|By Deborah Walker, CCMC, Career Coach, Resume Writer
If you are in the middle of a job search, recruiters can be your friend
- or your foe. They have the power to keep you out of the hiring process or to
introduce you to corporate hiring decision makers. The quality of your resume
plays a key role in determining how recruiters will treat you in the job market.
It pays to make sure your resume is recruiter friendly.
There are 3 elements
to a recruiter-friendly resume:
2. Core competencies
or transferable skills
If your resume lacks any
of these crucial elements, then you are probably not capturing the attention you
deserve, and you are missing out on important interview opportunities.
Focus: Since a recruiter's time is at a premium, they must know
your career focus within seconds of opening your resume. If your career focus
isn't clearly stated, you can't assume the reader will take the time to search
through your resume for clues. Most recruiters consider "Career Objective"
statements worthless if they contain no real information about
position you are looking for and the industry expertise you offer. The best objective
statements are concise and to the point.
2. Core competencies or transferable
skills: Once a recruiter understands your focus, he/she will want to know
if you have the required core competencies or transferable skills to accomplish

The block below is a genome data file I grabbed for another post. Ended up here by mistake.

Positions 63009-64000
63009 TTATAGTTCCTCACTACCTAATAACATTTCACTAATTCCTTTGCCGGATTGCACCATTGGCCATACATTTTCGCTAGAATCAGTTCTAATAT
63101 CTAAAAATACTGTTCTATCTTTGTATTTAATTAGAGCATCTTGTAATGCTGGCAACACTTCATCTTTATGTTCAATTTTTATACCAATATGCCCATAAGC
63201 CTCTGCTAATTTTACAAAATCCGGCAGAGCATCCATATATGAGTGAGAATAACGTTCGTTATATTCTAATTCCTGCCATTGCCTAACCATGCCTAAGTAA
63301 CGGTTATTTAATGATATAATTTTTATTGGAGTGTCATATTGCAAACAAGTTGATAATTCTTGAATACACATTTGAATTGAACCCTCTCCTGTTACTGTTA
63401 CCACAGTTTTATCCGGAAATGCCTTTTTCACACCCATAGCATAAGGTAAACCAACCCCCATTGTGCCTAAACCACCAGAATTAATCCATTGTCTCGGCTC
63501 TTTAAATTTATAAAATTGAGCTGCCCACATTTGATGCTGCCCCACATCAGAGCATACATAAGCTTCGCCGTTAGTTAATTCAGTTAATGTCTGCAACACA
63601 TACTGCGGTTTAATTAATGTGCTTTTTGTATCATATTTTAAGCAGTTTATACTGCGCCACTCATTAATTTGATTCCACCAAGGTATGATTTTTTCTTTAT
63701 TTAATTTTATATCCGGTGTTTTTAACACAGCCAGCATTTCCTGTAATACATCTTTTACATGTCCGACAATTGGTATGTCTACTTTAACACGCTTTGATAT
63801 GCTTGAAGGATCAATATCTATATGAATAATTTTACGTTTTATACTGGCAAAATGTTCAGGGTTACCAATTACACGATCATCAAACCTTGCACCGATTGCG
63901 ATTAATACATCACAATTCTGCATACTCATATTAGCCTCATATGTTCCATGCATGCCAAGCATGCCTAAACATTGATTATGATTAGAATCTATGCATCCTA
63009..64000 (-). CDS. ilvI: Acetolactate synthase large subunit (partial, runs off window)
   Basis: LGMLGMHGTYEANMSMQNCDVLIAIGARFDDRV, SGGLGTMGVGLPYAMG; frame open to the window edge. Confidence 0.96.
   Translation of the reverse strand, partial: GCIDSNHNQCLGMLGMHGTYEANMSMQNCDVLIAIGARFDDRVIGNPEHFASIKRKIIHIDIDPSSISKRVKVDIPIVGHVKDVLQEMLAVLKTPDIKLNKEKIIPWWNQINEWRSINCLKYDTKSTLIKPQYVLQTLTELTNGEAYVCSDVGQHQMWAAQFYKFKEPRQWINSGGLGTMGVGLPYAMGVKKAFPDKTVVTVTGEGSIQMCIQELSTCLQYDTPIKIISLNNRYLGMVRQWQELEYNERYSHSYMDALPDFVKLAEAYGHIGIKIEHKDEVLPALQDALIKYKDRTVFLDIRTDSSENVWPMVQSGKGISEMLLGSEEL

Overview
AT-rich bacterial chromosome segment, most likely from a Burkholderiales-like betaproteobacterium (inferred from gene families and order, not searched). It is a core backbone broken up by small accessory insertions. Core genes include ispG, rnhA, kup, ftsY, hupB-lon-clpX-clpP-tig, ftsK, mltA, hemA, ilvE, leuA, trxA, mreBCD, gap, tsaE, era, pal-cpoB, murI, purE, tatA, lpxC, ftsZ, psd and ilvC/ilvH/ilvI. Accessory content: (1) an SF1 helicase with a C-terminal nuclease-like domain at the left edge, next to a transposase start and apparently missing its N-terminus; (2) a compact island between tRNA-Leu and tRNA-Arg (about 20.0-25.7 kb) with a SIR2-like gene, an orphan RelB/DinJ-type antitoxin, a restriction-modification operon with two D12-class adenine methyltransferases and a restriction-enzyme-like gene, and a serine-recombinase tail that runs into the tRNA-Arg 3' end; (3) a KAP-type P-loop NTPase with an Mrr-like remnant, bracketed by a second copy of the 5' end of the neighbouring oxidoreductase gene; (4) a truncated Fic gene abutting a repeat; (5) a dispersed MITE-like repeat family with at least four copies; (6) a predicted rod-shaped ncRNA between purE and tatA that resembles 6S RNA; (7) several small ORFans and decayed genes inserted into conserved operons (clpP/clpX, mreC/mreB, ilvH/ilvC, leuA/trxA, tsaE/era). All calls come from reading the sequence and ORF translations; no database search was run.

the job. A thorough research of employer job descriptions will help you identify
the core competencies your resume must feature.
You'll capture and hold
recruiter attention by including only those core competencies relating specifically
to your focus. Be careful not to muddy up your personal marketing message by including
extraneous skills. If you remember the all-important rule of relevancy, you'll
go a long way toward keeping the reader's attention on your key skills.
Accomplishments: Once your resume has made it through the initial
screening for focus and skills, the recruiter will want to know how you stack
up against other candidates. Remember, with record-high resume response to job
openings, recruiters need good, solid reasons to recommend you for consideration
over the mountain of other candidates. Clear,
concisely stated accomplishments
are the best way to distinguish yourself from your competition.
the recruiter works for one corporation or represents many corporate clients as
a third-party recruiting consultant, he or she must be able to give valid reasons
for promoting you as a viable candidate. You can make their job infinitely easier
by including the information they need - and bring your resume to the top of the
candidate pile. When your resume sells itself, you gain advantage points, and
make the recruiter look good as well.
For optimum impact, write accomplishments
that illustrate the strength of your core competencies, transferable skills and
focus. An accomplishment is only valuable to your resume if it promotes the skills
your target employers are looking for. Remember the rule of relevancy as you craft
each of your accomplishment statements.
In today's extremely competitive
job market, employers rely heavily on recruiters to screen out all but the top
few applicants. With a recruiter-friendly resume you'll beat out your competition
as the employer's first choice to interview.
Deborah Walker , President
of Alpha Advantage, Inc., is a nationally respected career coach with extensive
experience as a former headhunter and corporate recruiter. Her resume and career
advice is featured on more than 3,000 websites and published in professional association